Falling battery costs to drive sales but European carmakers will lose out to rivals in the US and Asia, forecasts Dutch bank
All new cars sold in Europe will be electric within less than two decades, driven by government support, falling battery costs and economies of scale, a Dutch bank has predicted.
However, ING warned that with battery-powered vehicles accounting for 100% of registrations in 2035 across the continent, European carmakers would lose out to their rivals in the US and Asia who already lead on battery production.
The forecast is much more aggressive than most other projections, such as the UK’s National Grid which on Thursday said it expects 90% of new cars in Britain to be electric by 2050.
France’s commitment last week to banning new petrol and diesel car sales by 2040 suggests it also thinks the roll-out of electric vehicles will be slower than ING’s report expects.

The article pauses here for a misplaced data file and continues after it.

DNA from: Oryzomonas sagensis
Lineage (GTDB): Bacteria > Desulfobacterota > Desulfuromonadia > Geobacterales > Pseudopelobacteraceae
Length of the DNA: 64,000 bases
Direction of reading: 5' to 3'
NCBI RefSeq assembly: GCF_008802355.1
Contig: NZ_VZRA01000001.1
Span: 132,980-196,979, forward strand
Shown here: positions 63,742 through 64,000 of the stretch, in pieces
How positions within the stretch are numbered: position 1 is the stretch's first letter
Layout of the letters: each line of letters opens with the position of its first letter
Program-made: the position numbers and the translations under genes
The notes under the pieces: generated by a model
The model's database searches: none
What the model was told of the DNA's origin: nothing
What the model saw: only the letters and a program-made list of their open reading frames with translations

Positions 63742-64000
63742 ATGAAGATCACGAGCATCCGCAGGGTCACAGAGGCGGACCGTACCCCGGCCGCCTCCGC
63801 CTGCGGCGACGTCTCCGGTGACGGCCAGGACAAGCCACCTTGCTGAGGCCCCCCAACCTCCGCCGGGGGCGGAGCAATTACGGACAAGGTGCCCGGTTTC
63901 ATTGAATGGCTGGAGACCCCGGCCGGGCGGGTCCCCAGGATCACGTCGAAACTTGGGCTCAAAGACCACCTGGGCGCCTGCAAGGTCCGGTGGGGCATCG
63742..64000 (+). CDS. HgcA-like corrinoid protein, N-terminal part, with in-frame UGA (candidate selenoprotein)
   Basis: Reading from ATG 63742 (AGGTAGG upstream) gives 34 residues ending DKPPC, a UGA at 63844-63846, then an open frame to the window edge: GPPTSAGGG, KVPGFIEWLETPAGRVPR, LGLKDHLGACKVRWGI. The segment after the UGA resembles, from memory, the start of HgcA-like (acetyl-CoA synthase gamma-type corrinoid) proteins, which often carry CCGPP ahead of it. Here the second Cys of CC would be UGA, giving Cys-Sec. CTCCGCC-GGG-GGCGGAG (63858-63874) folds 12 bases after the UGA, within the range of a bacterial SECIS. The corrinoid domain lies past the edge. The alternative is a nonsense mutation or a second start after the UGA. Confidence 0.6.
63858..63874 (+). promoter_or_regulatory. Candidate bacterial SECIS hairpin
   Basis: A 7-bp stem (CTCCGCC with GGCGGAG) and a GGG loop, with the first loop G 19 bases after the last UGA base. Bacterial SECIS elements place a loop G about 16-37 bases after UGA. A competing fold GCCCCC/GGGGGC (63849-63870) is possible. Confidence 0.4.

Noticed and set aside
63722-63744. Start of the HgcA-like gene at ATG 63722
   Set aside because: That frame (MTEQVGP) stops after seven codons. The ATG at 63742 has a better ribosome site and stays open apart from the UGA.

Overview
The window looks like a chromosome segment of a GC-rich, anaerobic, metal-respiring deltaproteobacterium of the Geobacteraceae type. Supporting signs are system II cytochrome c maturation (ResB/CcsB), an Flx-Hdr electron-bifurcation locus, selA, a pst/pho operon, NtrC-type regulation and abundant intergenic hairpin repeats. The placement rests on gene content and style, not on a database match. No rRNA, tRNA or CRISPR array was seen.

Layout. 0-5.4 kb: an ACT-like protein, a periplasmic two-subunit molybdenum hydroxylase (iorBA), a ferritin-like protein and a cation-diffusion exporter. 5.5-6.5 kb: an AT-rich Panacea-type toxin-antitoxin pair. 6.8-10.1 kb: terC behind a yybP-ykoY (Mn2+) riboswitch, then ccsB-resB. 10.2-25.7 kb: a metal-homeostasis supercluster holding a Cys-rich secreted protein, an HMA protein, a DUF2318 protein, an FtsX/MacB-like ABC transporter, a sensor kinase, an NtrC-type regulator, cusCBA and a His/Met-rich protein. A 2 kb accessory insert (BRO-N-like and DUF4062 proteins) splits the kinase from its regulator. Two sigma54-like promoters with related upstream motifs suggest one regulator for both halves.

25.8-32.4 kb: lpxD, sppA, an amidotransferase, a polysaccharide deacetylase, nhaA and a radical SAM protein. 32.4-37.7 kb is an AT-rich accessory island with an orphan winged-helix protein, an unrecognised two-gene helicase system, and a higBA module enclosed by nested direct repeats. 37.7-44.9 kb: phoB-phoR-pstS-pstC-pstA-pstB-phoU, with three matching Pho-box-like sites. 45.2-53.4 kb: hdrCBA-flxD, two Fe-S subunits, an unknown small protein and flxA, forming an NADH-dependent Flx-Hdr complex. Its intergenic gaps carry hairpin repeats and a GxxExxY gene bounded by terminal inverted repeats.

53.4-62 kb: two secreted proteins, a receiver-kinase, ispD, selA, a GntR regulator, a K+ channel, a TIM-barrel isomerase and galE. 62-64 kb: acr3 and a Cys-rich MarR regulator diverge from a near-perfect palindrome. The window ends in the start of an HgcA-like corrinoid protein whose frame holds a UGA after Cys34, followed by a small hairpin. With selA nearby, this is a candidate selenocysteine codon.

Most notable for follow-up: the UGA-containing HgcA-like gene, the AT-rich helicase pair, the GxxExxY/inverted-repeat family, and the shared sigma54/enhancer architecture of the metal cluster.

However, the bank said that it believed pure electric cars would “become the rational choice for motorists in Europe” sometime between 2017 and 2024, as their car showroom prices fall, their ranges increase and charging infrastructure becomes more widespread.
By 2024, the report’s authors forecast that in Germany the cost of ownership for an electric car – including buying and fuelling it – would be the same as a conventional petrol or diesel model.
Read more: The Guardian